First snow in Tunisia’s mountains marks end of drought season

Country recorded its hottest summer since 1950 and officials warned of imminent water scarcity

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The first snow of the year fell on Tunisia’s mountainous Ain Drahem and Ghardimaou areas in the Jendouba governorate in the early hours of Thursday after long months of drought.

With climate change challenges taking their toll, sparking unprecedented heatwaves across the Mediterranean region and Tunisia's hottest summer since 1950 last year, the sight of snow brought a sigh of relief to most Tunisians.

“Beauty at its finest, thank God we finally get to see such images this year,” said Tunisians commenting on pictures circulating across social media, showing snow covering red-roofed houses in the north-western city of Ain Drahem, high in the Khemir mountains on the border with Algeria.

Rain and snow will fall on the north-west over the coming week, starting on Thursday, Tunisia's National Institute of Meteorology said.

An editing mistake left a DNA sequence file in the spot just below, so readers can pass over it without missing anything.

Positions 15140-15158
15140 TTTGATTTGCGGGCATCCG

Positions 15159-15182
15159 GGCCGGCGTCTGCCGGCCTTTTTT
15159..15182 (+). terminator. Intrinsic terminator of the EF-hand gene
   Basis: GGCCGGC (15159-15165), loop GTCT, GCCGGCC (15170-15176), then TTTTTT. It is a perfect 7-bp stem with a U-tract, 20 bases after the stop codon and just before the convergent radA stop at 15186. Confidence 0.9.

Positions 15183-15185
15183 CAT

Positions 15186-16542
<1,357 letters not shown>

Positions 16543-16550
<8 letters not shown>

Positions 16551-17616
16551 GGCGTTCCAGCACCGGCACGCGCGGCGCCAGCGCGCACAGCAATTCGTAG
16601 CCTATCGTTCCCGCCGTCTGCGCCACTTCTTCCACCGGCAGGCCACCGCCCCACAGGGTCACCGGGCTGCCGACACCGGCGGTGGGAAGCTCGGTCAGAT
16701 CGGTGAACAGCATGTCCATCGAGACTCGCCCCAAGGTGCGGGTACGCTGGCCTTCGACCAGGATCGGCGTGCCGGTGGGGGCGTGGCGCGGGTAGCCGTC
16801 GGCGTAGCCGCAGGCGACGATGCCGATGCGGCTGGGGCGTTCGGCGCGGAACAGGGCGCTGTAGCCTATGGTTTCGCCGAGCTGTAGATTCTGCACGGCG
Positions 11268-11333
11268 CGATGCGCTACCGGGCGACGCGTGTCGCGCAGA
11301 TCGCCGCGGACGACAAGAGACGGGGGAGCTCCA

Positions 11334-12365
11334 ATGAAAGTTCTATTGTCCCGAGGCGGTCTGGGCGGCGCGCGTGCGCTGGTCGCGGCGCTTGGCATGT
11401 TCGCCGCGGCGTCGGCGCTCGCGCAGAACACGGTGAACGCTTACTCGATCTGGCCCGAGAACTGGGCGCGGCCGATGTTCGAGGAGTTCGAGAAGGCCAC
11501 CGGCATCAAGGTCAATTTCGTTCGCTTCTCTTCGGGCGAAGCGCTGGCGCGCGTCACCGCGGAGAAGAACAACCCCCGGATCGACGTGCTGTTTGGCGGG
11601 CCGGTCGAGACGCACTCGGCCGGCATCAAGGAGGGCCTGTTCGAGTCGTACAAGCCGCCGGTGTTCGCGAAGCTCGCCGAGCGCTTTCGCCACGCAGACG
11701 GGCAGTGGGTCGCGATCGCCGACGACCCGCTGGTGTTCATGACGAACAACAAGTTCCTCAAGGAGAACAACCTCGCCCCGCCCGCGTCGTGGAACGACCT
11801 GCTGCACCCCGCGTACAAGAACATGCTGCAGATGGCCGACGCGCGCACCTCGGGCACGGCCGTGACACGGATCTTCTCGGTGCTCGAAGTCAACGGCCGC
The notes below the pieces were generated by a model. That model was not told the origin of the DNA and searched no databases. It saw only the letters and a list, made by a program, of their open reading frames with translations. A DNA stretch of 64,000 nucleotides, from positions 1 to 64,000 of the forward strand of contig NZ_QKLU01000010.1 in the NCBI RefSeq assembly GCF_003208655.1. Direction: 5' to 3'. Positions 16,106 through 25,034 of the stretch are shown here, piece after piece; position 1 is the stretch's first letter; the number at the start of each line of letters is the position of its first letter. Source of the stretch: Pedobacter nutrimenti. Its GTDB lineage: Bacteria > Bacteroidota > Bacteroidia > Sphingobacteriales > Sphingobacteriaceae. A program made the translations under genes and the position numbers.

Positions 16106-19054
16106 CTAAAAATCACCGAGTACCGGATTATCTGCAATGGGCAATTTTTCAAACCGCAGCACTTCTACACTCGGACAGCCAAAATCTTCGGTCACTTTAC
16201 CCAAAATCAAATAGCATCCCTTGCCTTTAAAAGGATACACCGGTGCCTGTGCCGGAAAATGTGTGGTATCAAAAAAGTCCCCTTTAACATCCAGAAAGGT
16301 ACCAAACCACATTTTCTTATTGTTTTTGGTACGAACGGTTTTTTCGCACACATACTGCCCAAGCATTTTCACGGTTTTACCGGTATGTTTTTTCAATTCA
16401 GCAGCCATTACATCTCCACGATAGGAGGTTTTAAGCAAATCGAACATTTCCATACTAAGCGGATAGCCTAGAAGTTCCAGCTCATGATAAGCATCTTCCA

A significant drop in temperature has also been recorded, reaching minus 3°C in some areas.

Thick snow on the streets of Ain Drahem and Ghardimaou had not exceeded 2cm late on Thursday, local media reported.

The Jendouba Governorate Regional Committee for Disaster Response had been put into permanent session to address the changing weather.

The committee halted classes in all educational institutions in the region and called on drivers to take caution to avoid collisions.

Snow in Ain Drahem, Jendouba, Tunisia. Photo: Rahil Maddouri

Meanwhile, bulldozers and snow-shovellers removed snow and restored mobility to main roads in Ain Dirham.

Civil protection vehicles were sent to roads leading to Ain Drahem to prepare for emergencies.

Only 110 million cubic metres of rain has fallen in Tunisia since September, about a fifth of the normal rate, and farmers have warned that grain crops would suffer this year as a result.

However, the change of weather on Thursday morning might lift the spirits of those hoping for a better crop season as food shortages led to the country's toughest economic crisis yet.

Updated: January 19, 2023, 5:25 PM